Drew may have given up most of his self-esteem when it comes to pleasing his family, but even he knows that helping his police detective brother crack a major case means consultant fees that will finally enable him to escape the town and kin he cannot stand. With the taste of bitter anger in his mouth at being forced to play yet another role, Drew puts his experience with exotic animals to use while investigating a college campus frat house that is alleged to be illegally dealing with the animals. What Drew doesn’t expect is to find a group of men much like himself: misfits turned away by family and forced to leave their home in order to be true to their nature. He also is shocked to discover the house captain, Rylee, once had an affair with the very man who raped and abused Drew, hooking him on drugs while using him as a punching bag and sex slave.
Rylee looks after anyone who comes to his house needing a safe place to stay. When Drew arrives, Rylee realizes just how dangerous it is to have him in the house—could this human be his mate? He may not be able to do more than sense his own cat, but the one lurking in Drew is calling to Rylee’s own. Before they know it, Drew and Rylee will have to face a man on the loose who is converting humans without remorse.
A Touch of Danger by Elaine White sets up an alternate reality where wild cats and other species live in harmony as long as they follow the rules and engage in sex only when needing to procreate. In other words, no gays allowed. To leave this land, called Vihaan, a person must effectively give up ever taking their animal form again—unless they are a hybrid called a foame (these are more like the shifters we are used to reading about). Rylee, like some others in the house, goes through a magical door of sorts that stands between the human world and Vihaan. Once they cross, they are doomed to remain in human form until they cross back—which may or may not kill them, no one knows for sure.
If this is all a bit confusing, I will say that the author does eventually get around to telling us all about this world they’ve created, but unfortunately does so in a way that left me confused and a bit discombobulated. I felt like I was thrust into a scene without the necessary backstory to understand all the subterfuge and emotional undercurrents that swirled around most of the characters. Then a chapter or two later things would be explained and I would move on to the next confusing incident ready to wait out the author’s clarification, which always came eventually.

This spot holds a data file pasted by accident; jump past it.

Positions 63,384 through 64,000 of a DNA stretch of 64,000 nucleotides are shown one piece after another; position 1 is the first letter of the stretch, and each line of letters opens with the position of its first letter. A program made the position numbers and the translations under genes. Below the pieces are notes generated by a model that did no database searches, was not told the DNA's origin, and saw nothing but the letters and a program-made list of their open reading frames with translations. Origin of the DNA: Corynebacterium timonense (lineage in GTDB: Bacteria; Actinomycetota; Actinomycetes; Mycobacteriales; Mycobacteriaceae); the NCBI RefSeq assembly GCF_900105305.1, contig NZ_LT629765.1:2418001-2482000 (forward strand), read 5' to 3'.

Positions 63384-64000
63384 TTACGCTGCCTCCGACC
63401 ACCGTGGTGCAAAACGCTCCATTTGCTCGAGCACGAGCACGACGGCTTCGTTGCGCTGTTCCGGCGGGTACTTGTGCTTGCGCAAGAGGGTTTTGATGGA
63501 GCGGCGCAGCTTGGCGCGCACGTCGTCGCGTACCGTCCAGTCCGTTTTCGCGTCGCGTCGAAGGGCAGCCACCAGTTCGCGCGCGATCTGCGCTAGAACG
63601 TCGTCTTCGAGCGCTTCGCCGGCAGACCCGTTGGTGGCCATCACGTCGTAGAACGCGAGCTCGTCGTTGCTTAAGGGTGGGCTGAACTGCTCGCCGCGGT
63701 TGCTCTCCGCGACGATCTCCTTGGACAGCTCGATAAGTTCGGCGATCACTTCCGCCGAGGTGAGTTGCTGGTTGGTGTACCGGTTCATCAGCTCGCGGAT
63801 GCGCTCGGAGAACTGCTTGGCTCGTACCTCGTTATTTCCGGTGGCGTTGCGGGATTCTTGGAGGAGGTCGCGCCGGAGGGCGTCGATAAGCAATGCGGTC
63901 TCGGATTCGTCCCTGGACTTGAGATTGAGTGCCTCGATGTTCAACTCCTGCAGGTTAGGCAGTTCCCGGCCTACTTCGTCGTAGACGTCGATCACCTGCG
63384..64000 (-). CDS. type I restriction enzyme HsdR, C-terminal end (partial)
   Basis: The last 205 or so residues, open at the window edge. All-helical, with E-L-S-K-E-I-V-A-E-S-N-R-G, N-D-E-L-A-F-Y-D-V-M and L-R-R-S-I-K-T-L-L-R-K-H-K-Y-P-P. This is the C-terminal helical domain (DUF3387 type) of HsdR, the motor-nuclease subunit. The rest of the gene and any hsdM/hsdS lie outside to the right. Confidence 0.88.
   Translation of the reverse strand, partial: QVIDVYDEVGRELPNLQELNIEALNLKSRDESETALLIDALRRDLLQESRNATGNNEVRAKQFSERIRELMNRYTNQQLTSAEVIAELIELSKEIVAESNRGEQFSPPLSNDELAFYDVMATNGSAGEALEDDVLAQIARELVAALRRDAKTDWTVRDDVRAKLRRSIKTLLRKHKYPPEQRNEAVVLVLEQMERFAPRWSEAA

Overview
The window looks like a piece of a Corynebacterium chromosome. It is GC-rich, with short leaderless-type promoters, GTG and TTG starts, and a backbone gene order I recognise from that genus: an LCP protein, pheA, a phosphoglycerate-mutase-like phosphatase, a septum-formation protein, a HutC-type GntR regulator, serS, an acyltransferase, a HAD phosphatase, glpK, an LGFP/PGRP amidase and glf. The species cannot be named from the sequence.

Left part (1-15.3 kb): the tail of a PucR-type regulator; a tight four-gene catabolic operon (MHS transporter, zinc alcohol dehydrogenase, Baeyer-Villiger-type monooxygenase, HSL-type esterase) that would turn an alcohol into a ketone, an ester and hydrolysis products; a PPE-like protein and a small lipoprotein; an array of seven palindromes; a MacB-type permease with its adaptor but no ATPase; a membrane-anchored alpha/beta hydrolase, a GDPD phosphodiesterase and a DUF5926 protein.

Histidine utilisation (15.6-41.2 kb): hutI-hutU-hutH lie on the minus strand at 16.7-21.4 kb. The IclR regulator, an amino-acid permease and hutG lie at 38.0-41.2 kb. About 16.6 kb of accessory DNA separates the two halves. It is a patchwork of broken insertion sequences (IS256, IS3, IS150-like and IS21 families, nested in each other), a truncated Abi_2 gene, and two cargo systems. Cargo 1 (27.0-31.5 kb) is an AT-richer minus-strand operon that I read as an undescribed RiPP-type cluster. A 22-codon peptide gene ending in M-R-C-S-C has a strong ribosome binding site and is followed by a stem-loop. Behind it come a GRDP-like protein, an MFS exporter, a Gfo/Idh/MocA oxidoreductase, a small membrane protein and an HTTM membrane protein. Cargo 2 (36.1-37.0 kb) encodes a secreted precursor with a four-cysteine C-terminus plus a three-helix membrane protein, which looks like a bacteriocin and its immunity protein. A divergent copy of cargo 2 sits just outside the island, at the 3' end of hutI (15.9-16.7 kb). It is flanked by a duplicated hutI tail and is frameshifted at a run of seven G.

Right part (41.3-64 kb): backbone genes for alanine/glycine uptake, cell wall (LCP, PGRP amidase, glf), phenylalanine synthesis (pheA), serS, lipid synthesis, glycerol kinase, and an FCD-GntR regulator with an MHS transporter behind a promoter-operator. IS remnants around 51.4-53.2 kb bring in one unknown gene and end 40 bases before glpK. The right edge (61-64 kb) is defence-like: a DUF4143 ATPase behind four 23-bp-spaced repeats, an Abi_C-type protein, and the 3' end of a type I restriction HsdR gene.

Alongside that issue were the many plot holes that existed in this story. While I realize this is the first of an upcoming series, I wish we would have gotten a whole lot more information here on the man Aniel who both once dated Rylee and later abused and raped Drew. (By the way, the rape is not in any way described other than recalling it happened.) Who was this guy? Why did he leave Vihaan? Was he forced to do so or did he leave his wife, Rylee’s sister, willingly? I had so many questions about him, but no answers. Then there was the idea of how Rylee financed the house and supported the guys in it. No one seemed to have a job, yet there are multiple mentions of buying special food and paying off the park security so the foames could shift and run without getting caught.
In the end, there were just so many more questions than answers even considering this was the first book, which definitely allows for a great deal of leeway when it comes to tying up all the loose ends. In many ways, this was a good start and unique take on the paranormal word of animal shifters. I think when the author learns to tighten up their storyline and fill in the gaps left behind, this will turn out to be an exciting new way of viewing the paranormal shifter trope.